South Africa has too big a wealth gap, and therefore we need radical economic transformation. Radical economic transformation is neither defined nor understood, but the headlines scream this phrase.
Some are scared; others think it’s heaven. But the emptiness of the slogan becomes clear if one thinks of what could be done without pain or controversy, with trillions of rand in value being transferred.
So how do we radically change the ownership of our economy - about which every politician talks - but without harming the economy?
Interestingly, South Africa has a home ownership rate of 63%, according to the General Household Survey. In recent years this rate has fallen from 68%, as more people get government housing, and the number of families grows.
Nonetheless the 63% level would put South Africa in the top 40 countries in the world, in terms of homeownership rates.
However, SA has already built millions of houses, but not formally transferred their ownership to the people. Over 1 million people report that they pay rent on municipal houses. and 2,2 million stay rent-free in these houses.
Now, these 3,3 million houses have an average value of about R450 000 each, according to the estimates of the people who stay in them. The total value of all these homes, therefore, could be about R1,6 trillion.
Meanwhile, there are many houses in the traditional areas which we know are owned - but not through formal title deeds.
With 22% of African households having a second home, many of which are in traditional areas, the awarding of title deeds would ease the transfer of houses within families - and would, in many cases, protect those women who sometimes get chased out of their houses when their husband dies.
This, also, would lessen the power of traditional leaders, who often hold a whole community in their power.
An estimate of total housing value in traditional areas is more difficult to estimate, but I believe that it could be as high as R1,5 trillion, even if we are only talking about 1,65 million houses.
Then we can add the homes of some labour tenants on farms, who should have the right to receive title deeds. While the total number of these people is not as large as in the former categories, the value of their homes is currently zero - but if they are given proper ownership, their homes would change overnight into assets - and would provide security.
One does need to be careful, as people tend to overestimate the value of their homes, and it is difficult to value houses in traditional areas, as there is not a real housing market there. However, I believe that a reasonable estimate could be around R2 trillion for these nearly 5 million properties.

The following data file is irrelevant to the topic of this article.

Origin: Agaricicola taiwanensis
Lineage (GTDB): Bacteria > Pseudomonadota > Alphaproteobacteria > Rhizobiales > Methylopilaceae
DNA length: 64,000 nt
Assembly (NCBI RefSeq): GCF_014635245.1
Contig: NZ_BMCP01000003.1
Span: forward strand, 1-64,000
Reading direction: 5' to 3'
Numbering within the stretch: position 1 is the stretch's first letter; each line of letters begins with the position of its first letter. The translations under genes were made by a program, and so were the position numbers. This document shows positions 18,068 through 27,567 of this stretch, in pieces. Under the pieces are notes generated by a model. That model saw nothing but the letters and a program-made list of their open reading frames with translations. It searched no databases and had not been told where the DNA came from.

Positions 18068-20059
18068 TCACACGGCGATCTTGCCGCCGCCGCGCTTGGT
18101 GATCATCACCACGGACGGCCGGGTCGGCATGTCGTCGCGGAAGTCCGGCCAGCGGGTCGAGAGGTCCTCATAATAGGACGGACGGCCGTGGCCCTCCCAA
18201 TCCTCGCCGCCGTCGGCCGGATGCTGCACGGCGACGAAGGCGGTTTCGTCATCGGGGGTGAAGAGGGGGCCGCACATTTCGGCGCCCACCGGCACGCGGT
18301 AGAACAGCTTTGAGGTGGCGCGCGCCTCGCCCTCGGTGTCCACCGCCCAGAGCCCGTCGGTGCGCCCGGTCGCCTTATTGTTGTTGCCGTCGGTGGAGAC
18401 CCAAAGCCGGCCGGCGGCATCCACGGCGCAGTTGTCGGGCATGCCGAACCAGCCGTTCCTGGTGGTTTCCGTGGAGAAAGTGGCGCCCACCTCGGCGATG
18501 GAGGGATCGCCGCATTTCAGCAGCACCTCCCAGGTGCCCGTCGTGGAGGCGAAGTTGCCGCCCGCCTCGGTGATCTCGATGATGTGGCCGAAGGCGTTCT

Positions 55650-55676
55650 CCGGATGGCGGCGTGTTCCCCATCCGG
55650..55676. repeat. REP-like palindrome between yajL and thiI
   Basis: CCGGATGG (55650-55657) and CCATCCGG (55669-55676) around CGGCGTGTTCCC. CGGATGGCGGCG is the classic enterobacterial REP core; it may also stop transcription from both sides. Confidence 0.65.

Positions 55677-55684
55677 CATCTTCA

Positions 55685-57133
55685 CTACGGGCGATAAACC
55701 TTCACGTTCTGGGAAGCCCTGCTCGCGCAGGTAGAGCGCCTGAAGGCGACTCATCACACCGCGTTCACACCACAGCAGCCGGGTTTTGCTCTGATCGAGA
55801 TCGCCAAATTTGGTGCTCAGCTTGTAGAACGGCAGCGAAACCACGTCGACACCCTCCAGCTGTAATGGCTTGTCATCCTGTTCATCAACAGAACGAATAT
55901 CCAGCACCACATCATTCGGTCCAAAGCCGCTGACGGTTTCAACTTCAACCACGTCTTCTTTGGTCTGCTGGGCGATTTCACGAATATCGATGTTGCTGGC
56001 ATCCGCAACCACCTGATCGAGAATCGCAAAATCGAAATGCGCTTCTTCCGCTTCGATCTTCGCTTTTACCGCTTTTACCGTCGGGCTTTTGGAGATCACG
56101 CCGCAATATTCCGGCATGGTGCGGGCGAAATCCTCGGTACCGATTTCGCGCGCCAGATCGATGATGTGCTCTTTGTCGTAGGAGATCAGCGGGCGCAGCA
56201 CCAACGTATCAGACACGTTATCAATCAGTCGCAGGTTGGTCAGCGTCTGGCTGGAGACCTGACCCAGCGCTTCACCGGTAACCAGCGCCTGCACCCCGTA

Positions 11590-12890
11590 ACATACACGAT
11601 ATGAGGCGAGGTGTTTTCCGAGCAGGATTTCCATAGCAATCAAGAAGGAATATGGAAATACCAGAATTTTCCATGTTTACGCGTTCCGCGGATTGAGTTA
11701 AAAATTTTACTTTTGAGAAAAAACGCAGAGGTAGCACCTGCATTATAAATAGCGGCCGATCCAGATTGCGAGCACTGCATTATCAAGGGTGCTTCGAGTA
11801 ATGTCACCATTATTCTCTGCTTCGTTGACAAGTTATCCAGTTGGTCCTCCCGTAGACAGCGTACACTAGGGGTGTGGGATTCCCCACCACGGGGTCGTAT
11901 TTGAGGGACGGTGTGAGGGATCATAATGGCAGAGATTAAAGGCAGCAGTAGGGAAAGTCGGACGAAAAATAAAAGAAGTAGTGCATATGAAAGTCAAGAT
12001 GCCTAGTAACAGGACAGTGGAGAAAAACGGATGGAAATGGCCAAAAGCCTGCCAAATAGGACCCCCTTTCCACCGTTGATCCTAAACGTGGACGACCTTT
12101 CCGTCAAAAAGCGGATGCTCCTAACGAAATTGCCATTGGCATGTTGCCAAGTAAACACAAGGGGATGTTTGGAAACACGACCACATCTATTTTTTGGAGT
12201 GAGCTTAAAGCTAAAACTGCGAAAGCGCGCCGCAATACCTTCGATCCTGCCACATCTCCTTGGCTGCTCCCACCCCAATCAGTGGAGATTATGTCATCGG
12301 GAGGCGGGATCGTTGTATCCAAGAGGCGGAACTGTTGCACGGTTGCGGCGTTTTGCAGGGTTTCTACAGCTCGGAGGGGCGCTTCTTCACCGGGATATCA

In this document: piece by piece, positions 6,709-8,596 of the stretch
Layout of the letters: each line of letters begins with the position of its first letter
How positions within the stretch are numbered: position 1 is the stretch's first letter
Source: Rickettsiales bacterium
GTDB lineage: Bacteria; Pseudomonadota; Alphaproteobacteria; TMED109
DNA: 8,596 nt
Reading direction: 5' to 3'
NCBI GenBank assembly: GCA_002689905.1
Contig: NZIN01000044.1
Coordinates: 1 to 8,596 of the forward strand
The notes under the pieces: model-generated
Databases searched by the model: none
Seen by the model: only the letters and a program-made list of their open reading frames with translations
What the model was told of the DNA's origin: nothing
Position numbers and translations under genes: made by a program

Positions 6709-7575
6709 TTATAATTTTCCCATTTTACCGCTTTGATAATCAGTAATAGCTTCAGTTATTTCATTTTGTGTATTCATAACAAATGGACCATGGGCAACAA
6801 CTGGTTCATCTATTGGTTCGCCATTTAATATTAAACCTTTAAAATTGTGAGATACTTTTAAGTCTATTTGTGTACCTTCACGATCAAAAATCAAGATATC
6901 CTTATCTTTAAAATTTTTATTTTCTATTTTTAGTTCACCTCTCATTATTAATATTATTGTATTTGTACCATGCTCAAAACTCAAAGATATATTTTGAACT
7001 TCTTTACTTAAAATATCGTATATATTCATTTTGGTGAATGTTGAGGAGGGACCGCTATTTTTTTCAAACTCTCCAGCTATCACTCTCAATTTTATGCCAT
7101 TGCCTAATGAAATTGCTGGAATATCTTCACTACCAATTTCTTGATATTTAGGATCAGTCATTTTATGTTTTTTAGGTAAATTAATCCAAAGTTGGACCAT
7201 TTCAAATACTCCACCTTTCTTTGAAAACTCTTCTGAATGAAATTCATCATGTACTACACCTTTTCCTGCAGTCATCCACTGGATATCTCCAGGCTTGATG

In addition, there are some properties on agricultural land which are not occupied by farm labourers, and which could also be formally transferred - as the Free Market Foundation has been doing.
The transfer of ownership would not only give - mainly black- households trillions in assets, but crucially it would also allow for postal addresses to be used to provide collateral for loans, thus making easier the establishment of businesses.
Jobs would result through house sales and rentals. There would be a need for more estate agents, conveyancing attorneys, surveyors. Meanwhile, property ownership tends to bring improved investment in upkeep and maintenance, so construction will benefit.
In addition, small businesses, like bed and breakfasts, will find it easier to get off the ground.
Owning your own home will increase pride and confidence, which many areas lack. Pride and the certainty of tenure will give millions of poor South Africans less insecurity and more confidence.
Even if we are only talking of 4,5 million houses, the changes I am suggesting would increase the homeownership rate to close to 90%.
Such a high homeownership rate would help people see the country very differently, and we should attract more investment – even if it is just from our own households and firms.
This transfer of value would, at least, help to kick-start the economy.
What are we waiting for?
Mike Schussler heads economists.co.za
Did you love this article?
We’d like to know.
Email The Messenger here